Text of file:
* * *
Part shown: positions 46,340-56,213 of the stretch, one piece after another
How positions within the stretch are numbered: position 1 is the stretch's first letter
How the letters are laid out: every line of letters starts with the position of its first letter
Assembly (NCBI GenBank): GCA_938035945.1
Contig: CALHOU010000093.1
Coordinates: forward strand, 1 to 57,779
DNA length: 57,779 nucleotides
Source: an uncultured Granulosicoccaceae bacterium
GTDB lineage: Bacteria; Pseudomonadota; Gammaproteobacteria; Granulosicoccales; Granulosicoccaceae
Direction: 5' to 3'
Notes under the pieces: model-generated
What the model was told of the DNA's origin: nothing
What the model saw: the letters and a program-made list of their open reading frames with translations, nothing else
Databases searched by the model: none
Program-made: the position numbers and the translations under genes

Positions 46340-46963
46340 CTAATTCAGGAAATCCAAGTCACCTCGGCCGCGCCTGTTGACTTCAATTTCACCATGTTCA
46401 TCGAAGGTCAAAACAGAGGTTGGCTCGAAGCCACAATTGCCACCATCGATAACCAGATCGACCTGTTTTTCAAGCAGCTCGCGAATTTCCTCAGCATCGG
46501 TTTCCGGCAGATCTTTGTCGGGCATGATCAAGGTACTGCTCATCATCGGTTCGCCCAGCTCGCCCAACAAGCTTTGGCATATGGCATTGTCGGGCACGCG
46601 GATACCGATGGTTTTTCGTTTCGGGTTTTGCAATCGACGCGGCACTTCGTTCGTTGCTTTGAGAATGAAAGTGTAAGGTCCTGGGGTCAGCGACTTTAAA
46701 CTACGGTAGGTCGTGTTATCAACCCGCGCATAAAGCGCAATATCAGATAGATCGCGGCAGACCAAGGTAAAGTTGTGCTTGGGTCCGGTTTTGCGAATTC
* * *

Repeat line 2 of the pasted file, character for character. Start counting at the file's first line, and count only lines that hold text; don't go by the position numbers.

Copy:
How positions within the stretch are numbered: position 1 is the stretch's first letter